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Not earthquakes, not fires, not even the murder of one of its owners (by a minister!) could stop the independent and often irreverent presses of the San Francisco Chronicle.

Founded by two teenage brothers in 1865, when the West was still wild, the pages of this newspaper document the completion of the transcontinental railroad, the Klondike gold rush, the San Francisco earthquake and fire of 1906, America’s entry into World War I, and many other events that shaped both the City by the Bay and the United States.

During its first five decades, the San Francisco Chronicle presented issues from a young, Northwestern perspective, giving researchers a window through which to study westward expansion, Chinese immigration, machine politics, urban planning, war, public policy, and more.

ProQuest is proud to help you illuminate history for your users while preserving this historic newspaper for future generations. The San Francisco Chronicle, like all digitized titles within the ProQuest Historical Newspapers™ program, lets researchers:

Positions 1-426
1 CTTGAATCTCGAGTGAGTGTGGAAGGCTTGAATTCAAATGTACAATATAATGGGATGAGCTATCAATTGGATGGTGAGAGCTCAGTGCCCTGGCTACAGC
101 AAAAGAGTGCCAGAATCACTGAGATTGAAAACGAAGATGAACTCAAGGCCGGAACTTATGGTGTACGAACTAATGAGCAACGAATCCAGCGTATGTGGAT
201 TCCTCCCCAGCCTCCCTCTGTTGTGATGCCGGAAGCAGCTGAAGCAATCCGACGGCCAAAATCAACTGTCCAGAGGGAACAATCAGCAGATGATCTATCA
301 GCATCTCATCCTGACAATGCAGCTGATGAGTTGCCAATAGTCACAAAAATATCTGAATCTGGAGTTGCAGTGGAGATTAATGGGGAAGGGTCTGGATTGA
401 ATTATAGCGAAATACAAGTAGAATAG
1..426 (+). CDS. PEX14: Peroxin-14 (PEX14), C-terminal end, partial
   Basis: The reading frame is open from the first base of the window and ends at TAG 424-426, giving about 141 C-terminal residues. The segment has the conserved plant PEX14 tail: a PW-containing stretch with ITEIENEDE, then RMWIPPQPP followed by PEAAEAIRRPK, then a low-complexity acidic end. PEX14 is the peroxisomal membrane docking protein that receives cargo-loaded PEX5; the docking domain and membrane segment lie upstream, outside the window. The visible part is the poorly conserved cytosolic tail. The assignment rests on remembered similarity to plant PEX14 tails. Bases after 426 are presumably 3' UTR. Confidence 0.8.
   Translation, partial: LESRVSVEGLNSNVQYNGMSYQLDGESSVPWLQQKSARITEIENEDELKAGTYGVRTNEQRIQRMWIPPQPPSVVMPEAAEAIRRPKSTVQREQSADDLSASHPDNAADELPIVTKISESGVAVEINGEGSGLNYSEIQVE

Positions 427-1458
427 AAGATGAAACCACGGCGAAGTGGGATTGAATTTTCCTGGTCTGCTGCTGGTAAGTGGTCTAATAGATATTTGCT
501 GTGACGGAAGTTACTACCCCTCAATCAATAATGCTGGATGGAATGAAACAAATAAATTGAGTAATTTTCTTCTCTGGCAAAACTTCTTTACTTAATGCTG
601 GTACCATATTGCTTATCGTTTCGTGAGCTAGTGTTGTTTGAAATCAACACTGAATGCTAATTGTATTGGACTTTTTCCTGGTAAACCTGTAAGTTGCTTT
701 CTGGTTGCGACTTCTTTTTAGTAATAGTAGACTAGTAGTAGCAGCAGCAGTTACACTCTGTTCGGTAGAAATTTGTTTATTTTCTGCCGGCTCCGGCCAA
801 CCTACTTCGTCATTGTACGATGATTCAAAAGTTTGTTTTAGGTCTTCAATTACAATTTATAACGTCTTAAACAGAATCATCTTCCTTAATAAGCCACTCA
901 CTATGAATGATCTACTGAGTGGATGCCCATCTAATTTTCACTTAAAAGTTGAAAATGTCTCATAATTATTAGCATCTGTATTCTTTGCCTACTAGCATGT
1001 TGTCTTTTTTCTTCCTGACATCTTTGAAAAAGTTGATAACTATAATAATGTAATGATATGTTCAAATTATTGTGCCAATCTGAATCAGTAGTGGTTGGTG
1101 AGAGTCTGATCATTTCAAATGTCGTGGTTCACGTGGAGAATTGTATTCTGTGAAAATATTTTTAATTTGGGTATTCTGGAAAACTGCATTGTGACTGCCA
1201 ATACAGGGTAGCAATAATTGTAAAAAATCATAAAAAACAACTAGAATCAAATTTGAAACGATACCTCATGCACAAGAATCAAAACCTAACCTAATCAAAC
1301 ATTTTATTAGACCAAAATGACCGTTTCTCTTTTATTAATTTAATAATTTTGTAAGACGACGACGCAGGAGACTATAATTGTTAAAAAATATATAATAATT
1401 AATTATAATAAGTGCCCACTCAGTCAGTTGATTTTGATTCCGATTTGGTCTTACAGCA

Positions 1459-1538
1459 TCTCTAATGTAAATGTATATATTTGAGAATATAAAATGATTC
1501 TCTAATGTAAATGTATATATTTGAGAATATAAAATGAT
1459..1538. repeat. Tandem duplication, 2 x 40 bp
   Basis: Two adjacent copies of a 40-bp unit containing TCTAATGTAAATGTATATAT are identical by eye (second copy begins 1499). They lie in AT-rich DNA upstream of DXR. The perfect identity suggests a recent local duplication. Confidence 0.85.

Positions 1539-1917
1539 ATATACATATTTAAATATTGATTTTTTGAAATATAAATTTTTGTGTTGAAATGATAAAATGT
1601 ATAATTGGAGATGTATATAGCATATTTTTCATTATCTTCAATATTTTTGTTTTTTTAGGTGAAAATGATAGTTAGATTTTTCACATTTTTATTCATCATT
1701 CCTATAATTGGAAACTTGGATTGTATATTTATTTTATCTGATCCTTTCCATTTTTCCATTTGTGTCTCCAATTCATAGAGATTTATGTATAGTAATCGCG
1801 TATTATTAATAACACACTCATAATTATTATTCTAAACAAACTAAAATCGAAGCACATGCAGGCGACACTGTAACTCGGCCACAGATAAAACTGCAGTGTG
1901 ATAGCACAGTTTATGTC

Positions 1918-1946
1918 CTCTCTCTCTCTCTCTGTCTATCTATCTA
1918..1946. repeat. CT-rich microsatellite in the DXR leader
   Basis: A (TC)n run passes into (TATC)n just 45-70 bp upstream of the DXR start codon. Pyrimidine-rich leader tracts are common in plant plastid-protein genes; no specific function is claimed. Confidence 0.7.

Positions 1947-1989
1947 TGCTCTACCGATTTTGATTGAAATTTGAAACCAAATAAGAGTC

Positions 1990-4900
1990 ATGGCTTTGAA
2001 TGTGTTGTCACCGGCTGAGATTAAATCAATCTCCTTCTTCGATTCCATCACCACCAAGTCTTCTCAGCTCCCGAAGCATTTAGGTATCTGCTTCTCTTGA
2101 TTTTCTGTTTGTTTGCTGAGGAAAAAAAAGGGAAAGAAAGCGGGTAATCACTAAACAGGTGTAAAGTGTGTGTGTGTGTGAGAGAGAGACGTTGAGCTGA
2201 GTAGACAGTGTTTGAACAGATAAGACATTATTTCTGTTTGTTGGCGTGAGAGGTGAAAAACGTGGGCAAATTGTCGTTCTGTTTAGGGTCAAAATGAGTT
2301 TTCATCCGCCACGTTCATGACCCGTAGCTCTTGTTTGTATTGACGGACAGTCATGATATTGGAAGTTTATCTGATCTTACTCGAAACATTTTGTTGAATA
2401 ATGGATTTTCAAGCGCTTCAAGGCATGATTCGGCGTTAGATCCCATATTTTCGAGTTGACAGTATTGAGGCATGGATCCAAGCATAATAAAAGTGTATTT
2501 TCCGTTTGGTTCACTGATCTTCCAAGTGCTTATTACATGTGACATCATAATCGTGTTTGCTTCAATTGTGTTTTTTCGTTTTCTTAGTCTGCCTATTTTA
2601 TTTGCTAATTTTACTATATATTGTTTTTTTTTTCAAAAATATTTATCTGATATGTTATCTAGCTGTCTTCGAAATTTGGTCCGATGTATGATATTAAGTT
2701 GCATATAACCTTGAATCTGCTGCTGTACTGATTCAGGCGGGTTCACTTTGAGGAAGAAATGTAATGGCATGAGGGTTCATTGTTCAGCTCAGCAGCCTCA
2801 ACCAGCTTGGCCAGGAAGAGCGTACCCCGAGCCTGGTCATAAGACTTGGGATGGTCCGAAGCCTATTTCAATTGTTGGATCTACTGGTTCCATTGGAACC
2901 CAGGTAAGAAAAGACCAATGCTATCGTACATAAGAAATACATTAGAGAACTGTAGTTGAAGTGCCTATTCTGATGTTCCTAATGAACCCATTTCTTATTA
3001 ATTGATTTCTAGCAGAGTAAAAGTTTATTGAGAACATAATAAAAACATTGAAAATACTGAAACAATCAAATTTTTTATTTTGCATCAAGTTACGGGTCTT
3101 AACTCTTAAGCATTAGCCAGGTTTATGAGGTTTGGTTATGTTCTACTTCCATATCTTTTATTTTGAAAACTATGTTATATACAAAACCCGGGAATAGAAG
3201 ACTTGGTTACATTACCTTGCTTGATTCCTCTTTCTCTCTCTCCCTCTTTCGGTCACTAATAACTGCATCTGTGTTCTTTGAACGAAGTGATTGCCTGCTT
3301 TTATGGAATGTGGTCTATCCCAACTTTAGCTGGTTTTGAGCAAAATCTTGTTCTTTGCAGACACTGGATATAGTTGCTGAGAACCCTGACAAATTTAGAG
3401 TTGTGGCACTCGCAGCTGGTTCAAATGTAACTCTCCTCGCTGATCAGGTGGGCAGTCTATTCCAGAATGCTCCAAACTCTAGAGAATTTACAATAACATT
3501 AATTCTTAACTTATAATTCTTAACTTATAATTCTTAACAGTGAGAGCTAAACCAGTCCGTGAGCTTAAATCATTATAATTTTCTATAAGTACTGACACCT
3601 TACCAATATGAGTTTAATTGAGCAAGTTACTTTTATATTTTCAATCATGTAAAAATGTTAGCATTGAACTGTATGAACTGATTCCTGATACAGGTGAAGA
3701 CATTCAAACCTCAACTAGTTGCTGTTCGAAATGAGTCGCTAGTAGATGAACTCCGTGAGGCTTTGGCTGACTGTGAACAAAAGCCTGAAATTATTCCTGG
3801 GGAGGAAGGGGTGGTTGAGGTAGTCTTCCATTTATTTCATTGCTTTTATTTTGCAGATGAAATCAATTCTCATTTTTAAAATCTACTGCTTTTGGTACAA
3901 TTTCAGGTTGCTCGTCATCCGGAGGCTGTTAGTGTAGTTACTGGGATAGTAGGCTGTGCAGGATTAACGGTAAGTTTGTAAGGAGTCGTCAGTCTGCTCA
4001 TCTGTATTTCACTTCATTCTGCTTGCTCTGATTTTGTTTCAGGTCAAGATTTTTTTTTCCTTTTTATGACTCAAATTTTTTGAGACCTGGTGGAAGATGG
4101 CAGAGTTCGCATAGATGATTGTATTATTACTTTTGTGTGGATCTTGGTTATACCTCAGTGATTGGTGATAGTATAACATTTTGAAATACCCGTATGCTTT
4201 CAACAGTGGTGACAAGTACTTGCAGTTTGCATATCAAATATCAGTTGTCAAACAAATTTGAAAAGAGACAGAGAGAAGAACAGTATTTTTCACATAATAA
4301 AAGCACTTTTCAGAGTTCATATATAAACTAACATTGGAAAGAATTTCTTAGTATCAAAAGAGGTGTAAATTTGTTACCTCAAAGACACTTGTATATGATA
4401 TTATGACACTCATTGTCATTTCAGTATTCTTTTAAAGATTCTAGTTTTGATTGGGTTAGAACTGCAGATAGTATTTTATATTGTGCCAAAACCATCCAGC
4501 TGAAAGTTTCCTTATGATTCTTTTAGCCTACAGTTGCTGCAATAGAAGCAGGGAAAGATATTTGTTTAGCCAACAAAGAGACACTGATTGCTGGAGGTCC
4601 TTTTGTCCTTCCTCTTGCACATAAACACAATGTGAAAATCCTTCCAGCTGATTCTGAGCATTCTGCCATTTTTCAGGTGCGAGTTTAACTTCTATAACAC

• Browse complete issues, cover to cover.
• Study the progression of issues over time through comprehensive archives of historical newspapers.
• Cross-search topics and compare coverage and perspectives across all ProQuest Historical Newspapers.
• Search for information by keyword, more than 20 article types (front page, editorial cartoon, classified ad, etc.), dates and date ranges, author, and more.
• View not only news articles, but also photos, advertisements, marriage announcements, obituaries, political cartoons, and more, for added context.
• Print, download, and share articles and images in PDF format.

Click here to learn more about the San Francisco Chronicle. Or, look through the title list of many other ProQuest Historical Newspapers, and read about how other libraries have used this vital research tool.

[Image: The front page of the first issue of the San Francisco Chronicle. Citation: Masthead 1 -- no title. (1865, Jan 16). The Daily Dramatic Chronicle (1865-1868)].

20 Jan 2015

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